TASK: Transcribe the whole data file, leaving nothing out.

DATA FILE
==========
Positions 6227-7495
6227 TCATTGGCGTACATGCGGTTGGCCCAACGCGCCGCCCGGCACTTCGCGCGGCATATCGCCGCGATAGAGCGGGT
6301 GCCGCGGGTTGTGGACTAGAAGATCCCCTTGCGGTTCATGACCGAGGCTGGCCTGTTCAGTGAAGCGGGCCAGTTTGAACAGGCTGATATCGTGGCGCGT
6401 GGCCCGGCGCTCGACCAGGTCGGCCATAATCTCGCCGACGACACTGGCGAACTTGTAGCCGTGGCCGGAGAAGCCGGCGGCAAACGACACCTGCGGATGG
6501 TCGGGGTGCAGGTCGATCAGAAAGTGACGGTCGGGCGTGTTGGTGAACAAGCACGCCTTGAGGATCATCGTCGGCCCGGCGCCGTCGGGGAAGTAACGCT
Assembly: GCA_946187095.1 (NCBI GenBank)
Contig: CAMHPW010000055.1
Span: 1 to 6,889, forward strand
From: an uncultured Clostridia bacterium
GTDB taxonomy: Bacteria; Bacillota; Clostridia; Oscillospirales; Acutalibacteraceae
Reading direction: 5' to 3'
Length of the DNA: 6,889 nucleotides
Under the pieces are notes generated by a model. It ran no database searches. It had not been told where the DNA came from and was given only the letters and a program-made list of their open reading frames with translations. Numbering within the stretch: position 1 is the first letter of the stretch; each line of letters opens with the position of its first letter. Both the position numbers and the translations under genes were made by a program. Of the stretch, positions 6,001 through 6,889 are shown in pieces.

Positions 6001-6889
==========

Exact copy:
Positions 6227-7495
6227 TCATTGGCGTACATGCGGTTGGCCCAACGCGCCGCCCGGCACTTCGCGCGGCATATCGCCGCGATAGAGCGGGT
6301 GCCGCGGGTTGTGGACTAGAAGATCCCCTTGCGGTTCATGACCGAGGCTGGCCTGTTCAGTGAAGCGGGCCAGTTTGAACAGGCTGATATCGTGGCGCGT
6401 GGCCCGGCGCTCGACCAGGTCGGCCATAATCTCGCCGACGACACTGGCGAACTTGTAGCCGTGGCCGGAGAAGCCGGCGGCAAACGACACCTGCGGATGG
6501 TCGGGGTGCAGGTCGATCAGAAAGTGACGGTCGGGCGTGTTGGTGAACAAGCACGCCTTGAGGATCATCGTCGGCCCGGCGCCGTCGGGGAAGTAACGCT
Assembly: GCA_946187095.1 (NCBI GenBank)
Contig: CAMHPW010000055.1
Span: 1 to 6,889, forward strand
From: an uncultured Clostridia bacterium
GTDB taxonomy: Bacteria; Bacillota; Clostridia; Oscillospirales; Acutalibacteraceae
Reading direction: 5' to 3'
Length of the DNA: 6,889 nucleotides
Under the pieces are notes generated by a model. It ran no database searches. It had not been told where the DNA came from and was given only the letters and a program-made list of their open reading frames with translations. Numbering within the stretch: position 1 is the first letter of the stretch; each line of letters opens with the position of its first letter. Both the position numbers and the translations under genes were made by a program. Of the stretch, positions 6,001 through 6,889 are shown in pieces.

Positions 6001-6889